For my small home network, as long as I don’t go crazy buying devices that need a fixed address and name, the management burden is small. But it cries out for some kind of automation, so that I only need to write down the essentials somewhere once.

4 thoughts on “FreeBSD on Beagle Bone Black (with networking)

  1. Just a short note:
    You should consider choosing a different domain-name as “local.net”
    is a normal domain and even has an IP-address (ok, ist a landing page but…):
    $ host local.net
    local.net has address 69.172.201.208
    $ host http://www.local.net
    http://www.local.net has address 69.172.201.208

    so there might be suprising effects someday.
    J.

    • Good point. I had assumed that local.net would be, just like example.com, one of those reserved-for-examples things but I didn’t check. Modifying examples now.

  2. Hi, I had a setup very similar to yours a few months back (when I still was on DSL), and I found very useful to put the DSL modem into bridge mode, and let my server (beaglebone in your case) take care of the PPPoE layer.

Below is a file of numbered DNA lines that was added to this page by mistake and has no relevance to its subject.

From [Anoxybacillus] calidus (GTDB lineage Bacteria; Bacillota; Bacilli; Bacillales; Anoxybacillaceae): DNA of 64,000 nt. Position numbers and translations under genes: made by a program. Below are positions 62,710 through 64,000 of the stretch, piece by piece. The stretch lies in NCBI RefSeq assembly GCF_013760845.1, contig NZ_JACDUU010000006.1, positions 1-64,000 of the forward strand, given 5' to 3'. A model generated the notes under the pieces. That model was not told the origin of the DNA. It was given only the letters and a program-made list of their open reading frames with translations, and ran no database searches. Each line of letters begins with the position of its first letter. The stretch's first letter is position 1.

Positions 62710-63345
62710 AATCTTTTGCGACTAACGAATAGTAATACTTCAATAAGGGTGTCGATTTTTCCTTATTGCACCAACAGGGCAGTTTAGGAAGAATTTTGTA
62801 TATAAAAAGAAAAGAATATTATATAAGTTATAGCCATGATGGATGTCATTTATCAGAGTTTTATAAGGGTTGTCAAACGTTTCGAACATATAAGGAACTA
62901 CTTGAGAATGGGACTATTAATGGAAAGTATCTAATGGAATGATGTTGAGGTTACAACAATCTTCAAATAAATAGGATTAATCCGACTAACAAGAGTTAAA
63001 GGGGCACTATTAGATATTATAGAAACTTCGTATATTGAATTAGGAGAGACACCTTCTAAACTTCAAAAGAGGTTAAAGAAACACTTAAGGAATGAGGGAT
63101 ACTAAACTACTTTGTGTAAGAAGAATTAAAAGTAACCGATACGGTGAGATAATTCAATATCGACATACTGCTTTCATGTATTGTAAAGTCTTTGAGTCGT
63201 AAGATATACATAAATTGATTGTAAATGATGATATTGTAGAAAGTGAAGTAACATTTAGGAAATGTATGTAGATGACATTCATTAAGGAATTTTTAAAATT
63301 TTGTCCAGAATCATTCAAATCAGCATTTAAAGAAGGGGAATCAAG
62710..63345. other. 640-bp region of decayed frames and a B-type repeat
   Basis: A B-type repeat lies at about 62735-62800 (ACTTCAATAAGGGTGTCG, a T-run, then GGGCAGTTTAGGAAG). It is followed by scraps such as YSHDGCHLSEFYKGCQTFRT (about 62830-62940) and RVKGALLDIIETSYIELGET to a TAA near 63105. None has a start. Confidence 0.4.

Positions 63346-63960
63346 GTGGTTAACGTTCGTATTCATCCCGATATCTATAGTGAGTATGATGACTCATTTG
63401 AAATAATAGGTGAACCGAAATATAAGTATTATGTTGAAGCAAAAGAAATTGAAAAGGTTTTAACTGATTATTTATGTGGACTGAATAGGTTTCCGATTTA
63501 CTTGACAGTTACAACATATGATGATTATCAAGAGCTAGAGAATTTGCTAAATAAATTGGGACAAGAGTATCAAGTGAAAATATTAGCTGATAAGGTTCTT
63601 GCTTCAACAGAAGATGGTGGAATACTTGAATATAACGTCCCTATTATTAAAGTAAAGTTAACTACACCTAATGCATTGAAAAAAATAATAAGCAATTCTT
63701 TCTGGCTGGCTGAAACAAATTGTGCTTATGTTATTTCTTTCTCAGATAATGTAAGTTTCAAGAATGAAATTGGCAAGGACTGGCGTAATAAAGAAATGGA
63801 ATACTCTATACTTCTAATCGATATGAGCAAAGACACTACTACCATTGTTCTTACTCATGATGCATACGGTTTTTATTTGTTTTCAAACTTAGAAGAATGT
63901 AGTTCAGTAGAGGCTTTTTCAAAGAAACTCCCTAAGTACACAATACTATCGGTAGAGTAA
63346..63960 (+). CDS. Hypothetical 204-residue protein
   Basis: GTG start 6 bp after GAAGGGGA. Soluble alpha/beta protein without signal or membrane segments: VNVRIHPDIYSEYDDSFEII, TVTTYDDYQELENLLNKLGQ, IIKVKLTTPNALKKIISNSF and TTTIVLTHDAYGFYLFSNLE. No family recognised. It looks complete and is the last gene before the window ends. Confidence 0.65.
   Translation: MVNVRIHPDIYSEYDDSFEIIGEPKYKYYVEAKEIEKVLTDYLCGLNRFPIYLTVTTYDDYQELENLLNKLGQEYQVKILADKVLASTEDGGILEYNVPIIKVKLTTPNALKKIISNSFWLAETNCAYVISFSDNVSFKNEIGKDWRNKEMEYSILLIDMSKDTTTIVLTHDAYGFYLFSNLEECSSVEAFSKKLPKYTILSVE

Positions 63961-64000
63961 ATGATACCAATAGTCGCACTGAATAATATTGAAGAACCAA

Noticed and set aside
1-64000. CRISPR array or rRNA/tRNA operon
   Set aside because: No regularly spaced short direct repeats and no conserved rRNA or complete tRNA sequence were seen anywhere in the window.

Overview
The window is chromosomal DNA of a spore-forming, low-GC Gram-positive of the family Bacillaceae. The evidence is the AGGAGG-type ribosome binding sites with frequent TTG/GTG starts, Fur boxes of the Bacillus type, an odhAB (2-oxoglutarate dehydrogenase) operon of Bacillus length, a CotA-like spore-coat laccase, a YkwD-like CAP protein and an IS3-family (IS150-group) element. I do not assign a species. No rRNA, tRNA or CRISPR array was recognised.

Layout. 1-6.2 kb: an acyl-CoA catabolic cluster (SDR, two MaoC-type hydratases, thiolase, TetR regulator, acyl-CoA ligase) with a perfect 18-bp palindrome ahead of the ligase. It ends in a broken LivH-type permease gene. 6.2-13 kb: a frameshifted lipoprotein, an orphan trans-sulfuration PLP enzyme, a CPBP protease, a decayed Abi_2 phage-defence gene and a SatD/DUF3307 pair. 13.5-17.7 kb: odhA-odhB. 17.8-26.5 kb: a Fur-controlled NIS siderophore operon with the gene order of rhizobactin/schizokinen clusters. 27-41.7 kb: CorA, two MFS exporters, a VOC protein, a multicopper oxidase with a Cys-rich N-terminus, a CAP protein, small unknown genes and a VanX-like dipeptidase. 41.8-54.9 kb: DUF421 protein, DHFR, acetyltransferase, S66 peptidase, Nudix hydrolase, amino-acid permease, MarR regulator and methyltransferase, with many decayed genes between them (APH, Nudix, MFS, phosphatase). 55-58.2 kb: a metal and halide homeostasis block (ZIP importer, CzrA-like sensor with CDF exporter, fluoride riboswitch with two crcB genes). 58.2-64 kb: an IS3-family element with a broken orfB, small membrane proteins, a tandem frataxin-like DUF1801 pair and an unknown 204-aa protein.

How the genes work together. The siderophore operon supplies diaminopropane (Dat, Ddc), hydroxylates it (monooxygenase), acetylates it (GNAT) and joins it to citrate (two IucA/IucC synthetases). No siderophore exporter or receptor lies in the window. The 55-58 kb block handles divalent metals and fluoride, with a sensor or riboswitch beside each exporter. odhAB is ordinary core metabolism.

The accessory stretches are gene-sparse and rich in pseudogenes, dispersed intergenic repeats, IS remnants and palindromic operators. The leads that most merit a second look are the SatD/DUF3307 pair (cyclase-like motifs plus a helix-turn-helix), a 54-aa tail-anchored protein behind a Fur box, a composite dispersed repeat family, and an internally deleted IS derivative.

The main reason I did this was that in the DSL modem there was a thing called TR069, with which my ISP periodically reset it to its defaults.
    If you manage to put only one port into bridge mode, you could run a cable back to the modem, and have it act like a wireless switch. (worked for me)
    Just food for thought 😉

    PS : beware with outsourcing PPPoE, you’ll need to perform MTU clamping, otherwise random servers will be inaccessible.

  3. Hello,

    I recommend setting up a secondary DNS server and syncing the config over to your new machine when you make changes.

    I use unbound with freebsd and on my than one occasion, that unbound machine has been the target of my young daughter to unplug and cause other machines to to have DNS access anymore. If I had a second machine with a secondary IP in /etc/resolv.conf on those machines, no one would know.

    I also agree with the advice above that you should use a real domain.

    for example: *.in.euroquis.nl so it would be printer.in.euroquis.nl